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Trapezius Muscle – December Newsletter

Muscle of the Month: Trapezius

Jesse Dupre, DPT

Trapezius Muscle DiagramThe trapezius is a large muscle spanning from the upper back and into the neck. It is a relatively flat muscle with a diamond like shape, and it spans multiple joints. It has many attachments with origins at the nuchal line at the back of the skull, the nuchal ligament that runs centrally down the neck and the spinous processes of the thoracic spine, and insertions at the spine and acromion process of the scapula (shoulder blade), as well as the clavicle (collar bone).

Because of the size and location of the muscle, the fibers are arranged in various orientations, with the upper fibers angled downward toward the shoulder, the middle fibers running horizontally toward the shoulder, and the lower fibers running upward toward the shoulder. This means that functionally, the trapezius can be broken up into the upper trapezius, middle trapezius, and lower trapezius.

All of the parts of the trapezius provide stability for the scapula work to adduct the scapula (pull toward the spine) and upwardly rotate the scapula. The upper and lower trapezius also act to elevate (pull upward toward the ear) and depress (pull downward away from the ear) respectively. The upper trapezius is also active when side bending the neck to the same side, or rotating the neck in the opposite direction.

Coordinated recruitment between the trapezius and other groups including the serratus anterior and pec minor, and balanced recruitment within the three parts of the trapezius are important for proper shoulder function. It is not uncommon for people to have strength imbalances where the upper trapezius is much stronger than it needs to be compared to the middle and lower trapezius, with a natural tendency to overuse the upper trapezius. Weakness or inadequate recruitment of the middle and lower trapezius with overuse of the upper trapezius can affect scapular mechanics and have been associated with shoulder pain and subacromial impingement. Poor scapular mechanics and overuse of the upper trapezius can also have and detrimental effect at the neck, causing excessive compressive forces and muscle tension at the cervical spine.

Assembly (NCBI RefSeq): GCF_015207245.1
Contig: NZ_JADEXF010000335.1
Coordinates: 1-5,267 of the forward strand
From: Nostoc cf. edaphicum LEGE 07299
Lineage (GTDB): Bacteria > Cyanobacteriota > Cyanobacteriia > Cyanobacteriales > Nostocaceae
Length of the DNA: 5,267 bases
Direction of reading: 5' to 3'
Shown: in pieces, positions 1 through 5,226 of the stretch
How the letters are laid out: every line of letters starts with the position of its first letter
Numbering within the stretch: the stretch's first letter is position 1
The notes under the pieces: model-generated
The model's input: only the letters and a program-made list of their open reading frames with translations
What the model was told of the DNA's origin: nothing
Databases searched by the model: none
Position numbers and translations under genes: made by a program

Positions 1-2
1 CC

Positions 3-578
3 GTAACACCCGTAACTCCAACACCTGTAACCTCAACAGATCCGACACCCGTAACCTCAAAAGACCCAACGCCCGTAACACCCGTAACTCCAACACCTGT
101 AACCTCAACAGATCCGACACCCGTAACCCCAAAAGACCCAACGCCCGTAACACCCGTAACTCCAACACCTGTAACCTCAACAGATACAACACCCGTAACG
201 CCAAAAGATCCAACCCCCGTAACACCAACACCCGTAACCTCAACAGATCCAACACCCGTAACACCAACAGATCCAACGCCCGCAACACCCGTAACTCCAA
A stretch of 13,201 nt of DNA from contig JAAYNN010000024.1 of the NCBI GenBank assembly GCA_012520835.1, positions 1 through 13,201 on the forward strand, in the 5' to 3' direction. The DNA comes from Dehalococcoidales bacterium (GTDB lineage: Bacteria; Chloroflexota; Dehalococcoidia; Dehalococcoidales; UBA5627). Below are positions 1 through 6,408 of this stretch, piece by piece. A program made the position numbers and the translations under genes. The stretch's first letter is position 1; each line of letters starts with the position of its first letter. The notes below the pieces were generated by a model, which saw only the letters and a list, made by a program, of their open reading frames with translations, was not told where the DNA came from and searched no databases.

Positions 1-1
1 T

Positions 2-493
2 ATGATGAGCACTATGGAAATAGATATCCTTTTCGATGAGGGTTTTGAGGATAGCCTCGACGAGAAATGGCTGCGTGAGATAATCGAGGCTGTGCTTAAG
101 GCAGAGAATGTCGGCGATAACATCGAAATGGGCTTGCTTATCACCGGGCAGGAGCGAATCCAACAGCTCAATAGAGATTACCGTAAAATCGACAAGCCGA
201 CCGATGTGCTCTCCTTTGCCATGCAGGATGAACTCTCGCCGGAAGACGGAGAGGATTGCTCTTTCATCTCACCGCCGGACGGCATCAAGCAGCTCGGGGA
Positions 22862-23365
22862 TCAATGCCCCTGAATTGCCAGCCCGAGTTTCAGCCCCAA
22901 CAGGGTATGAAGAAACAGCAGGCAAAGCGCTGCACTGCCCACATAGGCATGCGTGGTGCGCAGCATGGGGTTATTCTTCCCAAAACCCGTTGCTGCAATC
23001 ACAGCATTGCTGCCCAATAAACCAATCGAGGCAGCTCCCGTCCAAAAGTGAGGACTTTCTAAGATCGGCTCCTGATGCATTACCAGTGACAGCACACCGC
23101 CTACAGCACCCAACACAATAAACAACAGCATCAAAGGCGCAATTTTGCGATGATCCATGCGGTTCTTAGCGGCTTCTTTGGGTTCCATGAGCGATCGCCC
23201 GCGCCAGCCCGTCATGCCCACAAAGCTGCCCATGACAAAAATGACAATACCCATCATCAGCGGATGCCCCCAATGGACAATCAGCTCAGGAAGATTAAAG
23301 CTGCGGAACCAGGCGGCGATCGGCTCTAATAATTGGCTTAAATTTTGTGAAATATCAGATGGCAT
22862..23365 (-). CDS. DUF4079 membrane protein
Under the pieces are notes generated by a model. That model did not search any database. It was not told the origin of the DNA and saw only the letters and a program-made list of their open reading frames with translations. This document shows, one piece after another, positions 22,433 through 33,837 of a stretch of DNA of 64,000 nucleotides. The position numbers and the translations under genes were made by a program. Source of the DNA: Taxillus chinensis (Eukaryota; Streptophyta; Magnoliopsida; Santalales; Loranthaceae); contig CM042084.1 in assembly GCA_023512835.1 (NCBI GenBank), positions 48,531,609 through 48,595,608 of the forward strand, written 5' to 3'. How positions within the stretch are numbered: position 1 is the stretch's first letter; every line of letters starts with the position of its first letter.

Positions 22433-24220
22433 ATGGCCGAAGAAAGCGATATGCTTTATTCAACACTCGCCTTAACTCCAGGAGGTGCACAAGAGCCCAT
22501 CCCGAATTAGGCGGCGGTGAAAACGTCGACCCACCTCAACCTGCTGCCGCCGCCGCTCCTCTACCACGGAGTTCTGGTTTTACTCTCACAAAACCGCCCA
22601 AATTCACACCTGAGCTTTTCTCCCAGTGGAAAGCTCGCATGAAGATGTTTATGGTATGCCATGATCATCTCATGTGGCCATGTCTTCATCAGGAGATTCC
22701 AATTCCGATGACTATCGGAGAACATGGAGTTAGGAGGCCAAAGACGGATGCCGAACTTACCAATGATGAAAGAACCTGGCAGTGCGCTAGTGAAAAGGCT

While a strong upper trapezius is not necessarily a bad thing, it is important to use or strengthen the trapezius in a way that promotes proper strength and tension balance. While there are specific exercises that can help with this, it is not always necessary to learn an entirely new set of exercises. Changing the focus on some common exercises, including standard rows, lateral raises and others can increase activation of the middle and lower trapezius, and help strengthen the trapezius to work more effectively as a whole.


References:

  1. Castelein B, Cools A, Parlevliet T, Cagnie B. Are chronic neck pain, scapular dyskinesis and altered scapulothoracic muscle activity interrelated?: A case-control study with surface and fine-wire EMG. J Electromyogr Kinesiol. 2016 Dec;31:136-143.
  2. Struyf F, Cagnie B, Cools A, Baert I, Brempt JV, Struyf P, Meeus M. Scapulothoracic muscle activity and recruitment timing in patients with shoulder impingement symptoms and glenohumeral instability. J Electromyogr Kinesiol. 2014 Apr;24(2):277-84.
  3. Michener LA, Sharma S, Cools AM, Timmons MK. Relative scapular muscle activity ratios are altered in subacromial pain syndrome. J Shoulder Elbow Surg. 2016 Nov;25(11):1861-1867. (Photo: John Fiore, Mission Mountains)

snow capped mountains purple sunset

Understanding Joint Mobilizations

Sarah Menhennett, PT, DPT

Joint mobilizations fall under the treatment category “manual therapy”. The American Physical Therapy Association’s “Guide to PT Practice” defines manual therapy techniques as “skilled hand movements and skilled passive movements of joints and soft tissue and are intended to improve tissue extensibility; increase range of motion; induce relaxation; mobilize or manipulate soft tissue and joints; modulate pain; and reduce soft tissue swelling, inflammation, or restriction. Techniques may include manual lymphatic drainage, manual traction, massage, mobilization/manipulation, and passive range of motion.”1